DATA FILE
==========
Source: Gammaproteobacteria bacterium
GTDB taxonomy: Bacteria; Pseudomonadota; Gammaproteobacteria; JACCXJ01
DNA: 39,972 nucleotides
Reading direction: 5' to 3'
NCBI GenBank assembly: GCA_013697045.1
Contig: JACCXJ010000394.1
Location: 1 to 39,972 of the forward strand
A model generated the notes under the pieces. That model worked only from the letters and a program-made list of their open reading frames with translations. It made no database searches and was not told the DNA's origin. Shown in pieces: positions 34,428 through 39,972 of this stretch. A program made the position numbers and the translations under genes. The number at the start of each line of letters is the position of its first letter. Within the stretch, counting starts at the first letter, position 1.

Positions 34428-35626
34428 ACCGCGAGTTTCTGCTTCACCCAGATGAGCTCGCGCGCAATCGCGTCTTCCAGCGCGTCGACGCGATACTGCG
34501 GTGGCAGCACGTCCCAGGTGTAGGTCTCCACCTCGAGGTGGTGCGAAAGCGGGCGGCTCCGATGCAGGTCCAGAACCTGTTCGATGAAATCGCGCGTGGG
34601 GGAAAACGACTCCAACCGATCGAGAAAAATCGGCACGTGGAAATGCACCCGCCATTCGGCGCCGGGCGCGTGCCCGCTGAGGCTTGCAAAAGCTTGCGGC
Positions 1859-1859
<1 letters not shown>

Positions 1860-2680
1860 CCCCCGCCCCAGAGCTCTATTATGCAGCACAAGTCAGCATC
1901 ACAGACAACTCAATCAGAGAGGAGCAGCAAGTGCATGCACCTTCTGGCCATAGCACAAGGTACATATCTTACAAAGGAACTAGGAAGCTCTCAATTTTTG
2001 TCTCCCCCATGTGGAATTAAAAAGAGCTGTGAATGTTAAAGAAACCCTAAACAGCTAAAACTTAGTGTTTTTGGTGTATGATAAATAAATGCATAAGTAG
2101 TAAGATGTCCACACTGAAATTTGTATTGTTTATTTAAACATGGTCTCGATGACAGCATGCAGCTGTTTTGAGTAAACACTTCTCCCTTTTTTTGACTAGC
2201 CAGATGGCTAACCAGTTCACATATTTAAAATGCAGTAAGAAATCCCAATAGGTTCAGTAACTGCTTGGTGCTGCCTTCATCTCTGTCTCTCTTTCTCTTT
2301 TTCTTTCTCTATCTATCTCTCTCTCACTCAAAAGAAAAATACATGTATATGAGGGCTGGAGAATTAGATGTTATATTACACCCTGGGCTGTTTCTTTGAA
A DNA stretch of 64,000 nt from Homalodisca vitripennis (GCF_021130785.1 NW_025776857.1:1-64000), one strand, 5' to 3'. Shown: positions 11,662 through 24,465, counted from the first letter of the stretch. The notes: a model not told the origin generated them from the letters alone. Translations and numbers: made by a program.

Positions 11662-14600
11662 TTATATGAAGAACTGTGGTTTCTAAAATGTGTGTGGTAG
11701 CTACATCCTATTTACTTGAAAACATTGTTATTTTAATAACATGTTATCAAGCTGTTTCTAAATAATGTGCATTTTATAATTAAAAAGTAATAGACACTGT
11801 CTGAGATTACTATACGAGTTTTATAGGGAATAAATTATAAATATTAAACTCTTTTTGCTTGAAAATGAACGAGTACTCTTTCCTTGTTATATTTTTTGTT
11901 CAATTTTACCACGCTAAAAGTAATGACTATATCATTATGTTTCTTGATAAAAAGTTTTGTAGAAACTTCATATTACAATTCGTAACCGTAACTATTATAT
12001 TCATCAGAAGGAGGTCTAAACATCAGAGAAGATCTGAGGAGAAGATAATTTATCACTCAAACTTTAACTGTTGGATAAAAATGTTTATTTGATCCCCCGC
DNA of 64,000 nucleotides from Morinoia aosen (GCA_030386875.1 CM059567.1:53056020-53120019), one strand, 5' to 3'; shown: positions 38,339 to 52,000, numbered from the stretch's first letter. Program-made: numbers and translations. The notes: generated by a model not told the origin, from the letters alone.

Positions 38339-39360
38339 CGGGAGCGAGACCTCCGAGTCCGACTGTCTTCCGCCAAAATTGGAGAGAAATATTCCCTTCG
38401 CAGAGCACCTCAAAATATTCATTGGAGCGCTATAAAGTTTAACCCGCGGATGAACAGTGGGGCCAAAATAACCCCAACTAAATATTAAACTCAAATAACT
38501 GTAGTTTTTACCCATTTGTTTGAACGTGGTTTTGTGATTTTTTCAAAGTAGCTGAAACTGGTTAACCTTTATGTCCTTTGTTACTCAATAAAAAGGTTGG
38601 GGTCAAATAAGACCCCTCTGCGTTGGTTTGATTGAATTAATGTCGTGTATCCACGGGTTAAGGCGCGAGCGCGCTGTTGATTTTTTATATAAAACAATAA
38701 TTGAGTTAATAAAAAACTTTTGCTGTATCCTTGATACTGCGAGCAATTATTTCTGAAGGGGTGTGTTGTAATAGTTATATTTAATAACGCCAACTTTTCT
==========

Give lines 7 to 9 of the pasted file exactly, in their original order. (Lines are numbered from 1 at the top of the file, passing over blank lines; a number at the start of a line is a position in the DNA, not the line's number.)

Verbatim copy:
Location: 1 to 39,972 of the forward strand
A model generated the notes under the pieces. That model worked only from the letters and a program-made list of their open reading frames with translations. It made no database searches and was not told the DNA's origin. Shown in pieces: positions 34,428 through 39,972 of this stretch. A program made the position numbers and the translations under genes. The number at the start of each line of letters is the position of its first letter. Within the stretch, counting starts at the first letter, position 1.

Positions 34428-35626